As my project in the Zurich-based Type Design course, I originally had the idea of digitizing, and thereby slightly modernizing, this metal face that has been mostly forgotten by typesetting history.
I had fallen in love with it (with its lowercase a in particular); I like its funky proportions and its, sometimes quirky, mix between being clear & clean, being curvy, being 1910 style 'modern', and even being 'modern' still. So, I figured that making something new & usable that should, in a way, breathe a similar spirit as this old face would make for a great project.
However, finding said spirit, extracting it and deciding about other features and details, proved very difficult when sitting in front of the original letterforms with tracing paper. My imagination was glued to the original shapes; my involvement dwindled, & so did my motivation.
On Saturday, I decided I would just give the idea a shot of not just copying the sans, but trying to design a slab serif font that would still be based on this one, albeit more loosely. I like monoline slabs, I like extended fonts, and I have never seen a slab with these proportions that does not look awful, so it seemed like enough of a challenge :). I did a quick pencil sketch of what it might look like, scaled it down on the photocopying machine, & was pretty amazed: this could work out really nicely (especially once I actually started drawing and wouldn't just stick serifs on the existing letters). :)
So, new plan: making a sans and a slab as a matching pair. No contrast in the slab either, similar proportions, not-too-huge serifs. To my big surprise, André Baldinger (who is one of our teachers in this class) then suggested even starting out with the slab, & then moving on "back" to the sans. He said something in the vein that I need to emancipate myself from my model. I think that was the single best piece of advice I could possibly have gotten at this point.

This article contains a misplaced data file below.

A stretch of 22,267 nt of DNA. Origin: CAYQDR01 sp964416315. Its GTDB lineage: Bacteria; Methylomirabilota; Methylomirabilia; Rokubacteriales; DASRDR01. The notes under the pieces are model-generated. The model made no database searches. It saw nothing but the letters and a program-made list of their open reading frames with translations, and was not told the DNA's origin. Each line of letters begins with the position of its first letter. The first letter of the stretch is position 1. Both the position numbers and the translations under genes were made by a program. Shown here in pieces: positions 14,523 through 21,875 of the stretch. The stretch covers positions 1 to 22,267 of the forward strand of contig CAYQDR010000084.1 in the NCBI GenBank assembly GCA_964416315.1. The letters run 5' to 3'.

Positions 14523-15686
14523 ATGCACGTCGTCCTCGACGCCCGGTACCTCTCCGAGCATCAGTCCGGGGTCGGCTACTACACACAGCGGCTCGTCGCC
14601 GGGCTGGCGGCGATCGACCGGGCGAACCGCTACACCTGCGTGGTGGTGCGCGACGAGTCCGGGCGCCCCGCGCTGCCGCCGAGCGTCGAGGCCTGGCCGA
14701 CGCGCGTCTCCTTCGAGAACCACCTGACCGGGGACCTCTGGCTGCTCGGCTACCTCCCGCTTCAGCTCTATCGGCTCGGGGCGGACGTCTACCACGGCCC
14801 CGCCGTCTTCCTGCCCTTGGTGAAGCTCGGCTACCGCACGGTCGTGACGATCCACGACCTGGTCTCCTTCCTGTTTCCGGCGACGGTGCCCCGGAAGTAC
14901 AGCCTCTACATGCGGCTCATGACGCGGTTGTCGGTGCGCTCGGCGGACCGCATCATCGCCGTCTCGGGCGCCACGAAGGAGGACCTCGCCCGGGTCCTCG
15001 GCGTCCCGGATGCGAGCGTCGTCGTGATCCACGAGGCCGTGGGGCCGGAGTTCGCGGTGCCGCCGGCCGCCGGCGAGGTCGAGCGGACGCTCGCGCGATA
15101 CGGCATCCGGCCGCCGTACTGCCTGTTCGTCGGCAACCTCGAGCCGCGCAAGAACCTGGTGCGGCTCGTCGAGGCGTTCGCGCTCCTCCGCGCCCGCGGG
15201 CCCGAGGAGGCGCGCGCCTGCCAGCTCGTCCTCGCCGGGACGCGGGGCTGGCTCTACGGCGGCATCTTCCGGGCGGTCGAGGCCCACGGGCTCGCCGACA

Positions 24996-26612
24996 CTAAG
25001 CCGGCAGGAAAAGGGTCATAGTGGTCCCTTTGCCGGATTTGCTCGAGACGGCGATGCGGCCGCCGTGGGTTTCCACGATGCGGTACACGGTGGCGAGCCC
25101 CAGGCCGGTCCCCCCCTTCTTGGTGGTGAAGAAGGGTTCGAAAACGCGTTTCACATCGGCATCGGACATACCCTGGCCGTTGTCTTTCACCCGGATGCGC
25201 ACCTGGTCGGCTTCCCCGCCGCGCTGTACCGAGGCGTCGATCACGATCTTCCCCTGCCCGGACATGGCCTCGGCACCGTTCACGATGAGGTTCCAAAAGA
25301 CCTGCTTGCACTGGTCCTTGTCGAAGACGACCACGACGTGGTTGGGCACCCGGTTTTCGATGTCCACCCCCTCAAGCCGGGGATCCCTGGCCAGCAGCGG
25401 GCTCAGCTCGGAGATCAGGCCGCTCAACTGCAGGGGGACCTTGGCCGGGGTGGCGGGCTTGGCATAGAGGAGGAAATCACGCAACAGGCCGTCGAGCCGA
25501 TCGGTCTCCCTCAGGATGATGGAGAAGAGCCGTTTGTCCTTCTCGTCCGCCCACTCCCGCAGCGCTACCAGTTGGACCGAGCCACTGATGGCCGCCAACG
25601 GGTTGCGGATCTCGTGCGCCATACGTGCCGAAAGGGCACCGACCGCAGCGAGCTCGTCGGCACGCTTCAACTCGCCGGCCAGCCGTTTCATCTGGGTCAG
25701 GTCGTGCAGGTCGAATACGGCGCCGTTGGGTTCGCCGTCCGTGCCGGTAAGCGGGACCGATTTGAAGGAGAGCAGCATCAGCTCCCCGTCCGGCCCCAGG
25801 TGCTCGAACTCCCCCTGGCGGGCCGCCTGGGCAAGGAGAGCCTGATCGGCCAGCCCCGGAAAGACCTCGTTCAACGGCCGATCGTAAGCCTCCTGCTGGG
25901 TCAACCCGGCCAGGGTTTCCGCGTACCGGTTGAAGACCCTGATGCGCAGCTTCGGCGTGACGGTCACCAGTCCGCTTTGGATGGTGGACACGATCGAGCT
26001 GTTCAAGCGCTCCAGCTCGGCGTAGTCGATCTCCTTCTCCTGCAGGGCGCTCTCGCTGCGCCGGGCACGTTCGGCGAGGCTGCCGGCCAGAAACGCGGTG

On my way home, I thought about possible names for a typeface I could already vaguely picture in my mind. I got home around 8:30pm and continued drawing letters. Sitting there poring over the e and wondering if I could open it up more. So I did. I drew another e. An r, an n. I started inking in the letters to see them in black. I wondered about the g and if this would allow for a two-storey g.
When I checked the clock, it was 2am.
These are obviously raw sketches (baseline is jumpy, sizes are off, so are weights, and I can't draw), but they capture pretty well the direction I want this to take. I admit I cheated with the proportions – the e looked horrible, I had to make it narrower, although I kind of liked the wider proportions. Will have to try and get that width back.
I'm not sure about the two-storey g. This one is too bold, which makes it even more difficult to decide if it fits in; and it's also kind of, uh, badly drawn, and the ear is horrible. I guess I will decide about such things once I have more letters, and have really nailed the proportions.
I think this version of the s works better than one with 'outside serifs'; also, the resulting flat curves of the s correspond to the e, which I've opened up quite a bit.
In general what I like about the slab idea is that serifs can balance out some of the differences in detailedness (uh) in this typeface. What I mean is, I really like the original a, g, and ß, but these letters don't really fit in with the rest of the typeface because they're so detailed (especially the ß). Once I add serifs, I figure this contrast between busy and boring letters might be easier to balance out. (Which does not mean I may not still change the ß.)
I think what I love most about the slab project is that it does emancipate me from the original alphabet above – without me throwing the latter out the window.